The Environment Agency – like so many other organisations – would not be able to do its job properly without effective partnership working. Just like in our home life, partners are really important in our work life too – we have a wide range of partners – from community groups, local authorities, water companies and businesses, to name but a few.
But to have a fulfilling partnership we need to first work out who a potential partner could be. In our home lives and relationships we meet people through friends, through colleagues and socially. We invest time in getting to know people we have something in common with, build that trust and may then start a relationship. I spend a lot of my time mirroring that with the partnerships I build when I’m working and I’d like to share how I do it.
Identifying what we have in common
Firstly, what have we got in common and is there enough there to make an approach? I’m doing this using computer maps of flood risk and mapping business interests, for example where supermarkets are located and where they overlap with our planned flood defence schemes.
So that's pretty straight forward; I then start to understand our common ground, or perhaps ‘common water’ and once this has been established then can have a chat about how we could work together. Getting the potential partner interested in us, continuing my relationship analogy, is a bit like texting someone and hoping to get a reply. You have to make your approach relevant.
Secondly, I need find out more about them. In your personal life maybe you will ask their friends or perhaps look at their Facebook profile to see what they like doing. At work, my equivalent involves gathering information about their business so I know more about how we overlap and what opportunities there may be to work together. What do they have in their risk, environmental and corporate social responsibility policies? Are they aware that flood risk is something which could affect their business? What opportunities can we present to them that will benefit us both? For example protecting a key access road that their supply chain depends upon.
What’s in it for them?
Once I understand more about them I can then convince them that meeting me is in their interest. If I present a good case for working with us at that meeting then it leads to further conversations. So, I get the second date.
When I do this I ensure that I present my offer or opportunity in a way that resonates with who I am meeting. So what does that mean?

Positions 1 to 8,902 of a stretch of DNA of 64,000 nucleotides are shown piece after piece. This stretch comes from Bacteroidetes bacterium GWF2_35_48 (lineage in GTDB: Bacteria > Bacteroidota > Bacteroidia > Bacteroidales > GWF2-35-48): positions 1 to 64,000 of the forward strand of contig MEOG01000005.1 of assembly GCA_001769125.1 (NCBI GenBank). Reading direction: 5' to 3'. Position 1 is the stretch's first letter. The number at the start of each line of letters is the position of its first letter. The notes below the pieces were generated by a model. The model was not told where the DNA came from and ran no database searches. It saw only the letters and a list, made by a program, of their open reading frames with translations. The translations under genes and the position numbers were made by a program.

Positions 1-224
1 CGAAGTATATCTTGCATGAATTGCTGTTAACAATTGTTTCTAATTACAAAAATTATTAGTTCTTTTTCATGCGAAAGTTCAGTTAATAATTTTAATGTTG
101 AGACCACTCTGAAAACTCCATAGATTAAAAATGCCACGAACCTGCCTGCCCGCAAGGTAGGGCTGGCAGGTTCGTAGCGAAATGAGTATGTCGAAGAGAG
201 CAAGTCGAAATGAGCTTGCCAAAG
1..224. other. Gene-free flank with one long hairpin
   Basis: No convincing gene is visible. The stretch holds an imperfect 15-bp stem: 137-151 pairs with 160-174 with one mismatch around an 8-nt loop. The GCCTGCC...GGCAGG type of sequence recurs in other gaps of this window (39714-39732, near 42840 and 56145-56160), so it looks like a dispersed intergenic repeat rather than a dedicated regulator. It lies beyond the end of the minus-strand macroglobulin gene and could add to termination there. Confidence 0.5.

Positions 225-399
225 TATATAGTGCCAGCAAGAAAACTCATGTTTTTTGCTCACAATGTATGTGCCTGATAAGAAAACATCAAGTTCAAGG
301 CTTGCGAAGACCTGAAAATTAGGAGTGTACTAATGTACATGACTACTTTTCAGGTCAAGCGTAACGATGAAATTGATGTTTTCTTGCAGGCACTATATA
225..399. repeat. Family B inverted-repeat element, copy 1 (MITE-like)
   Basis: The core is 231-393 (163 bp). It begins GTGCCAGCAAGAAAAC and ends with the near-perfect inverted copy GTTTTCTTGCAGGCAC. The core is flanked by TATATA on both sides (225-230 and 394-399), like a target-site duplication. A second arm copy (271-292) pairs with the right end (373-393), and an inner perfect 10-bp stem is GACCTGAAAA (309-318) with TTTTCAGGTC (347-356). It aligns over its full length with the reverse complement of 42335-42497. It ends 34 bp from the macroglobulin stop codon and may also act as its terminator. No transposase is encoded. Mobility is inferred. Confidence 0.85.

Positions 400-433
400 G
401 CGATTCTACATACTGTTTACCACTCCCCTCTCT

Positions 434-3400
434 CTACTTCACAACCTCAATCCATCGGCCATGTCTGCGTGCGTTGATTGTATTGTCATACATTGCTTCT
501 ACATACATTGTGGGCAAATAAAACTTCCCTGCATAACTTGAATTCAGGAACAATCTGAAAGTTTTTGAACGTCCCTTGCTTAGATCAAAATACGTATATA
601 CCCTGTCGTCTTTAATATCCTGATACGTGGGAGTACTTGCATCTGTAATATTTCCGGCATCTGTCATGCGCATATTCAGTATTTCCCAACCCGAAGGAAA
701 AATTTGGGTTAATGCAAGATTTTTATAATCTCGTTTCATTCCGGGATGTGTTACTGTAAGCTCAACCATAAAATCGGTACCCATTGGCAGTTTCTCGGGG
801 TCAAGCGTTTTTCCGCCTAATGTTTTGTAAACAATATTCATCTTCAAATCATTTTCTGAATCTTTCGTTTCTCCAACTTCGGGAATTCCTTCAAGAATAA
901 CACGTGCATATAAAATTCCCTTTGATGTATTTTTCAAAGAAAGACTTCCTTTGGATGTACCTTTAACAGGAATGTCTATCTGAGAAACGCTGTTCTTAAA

Well, for a moment pretend you're a car company. You'll notice that all the adverts whilst featuring the car are primarily about what it can do for you, how it improves your lifestyle, those amazing empty country roads you can drive down and how this metal box can help you get what you want. It’s the same when we seek partnership, we need to tailor our offer to the person or company we want to partner with.
So I don't really talk about flood risk, instead I talk about the impact flood risk has on the things that matter to the potential partner, like their supply chains or customers and how partnering can reduce those impacts and create opportunities. Recently I’ve been working with a number of high street stores at a national level, encouraging them to share flood messages with their staff and customers and making contacts for my colleagues working on schemes to talk to.
It’s so important to think carefully about audiences when communicating. Just because we talk about flooding every day doesn’t mean our audience does.
Make it real for the audience
One of the best ways to help encourage action is to make it real to the audience, what does it mean to them? How could doing something and taking some action help them?
We can do this with organisations and also with the public. I've sketched out 2 wheels below to look at how to make flooding more relevant to each. I'd be interested to know what you think. What would encourage you (in your home or work life) to understand your flood risk and to take action?
Of course my dating analogy is tongue in cheek, but it's a good analogy. Get to know the person or organisation you want to have a relationship with, talk their language, help them see what you have to offer, maintain the relationship and both get what you want from it. Common ground, common water.
We’ve applied this thinking in the work we do on Natural Flood Management, working closely with communities and other organisations to slow the flow of water into flood risk areas using things like woody dams. Working with farmers and other landowners and understanding what they want means that we can develop great partnerships and deliver real difference on the ground. Find out more on this work at http://www.highwaterfilm.co.uk/
Just don't turn up to the first meeting with a bunch of flowers or a box of chocolates, unless you know that’s what the potential partner wants of course.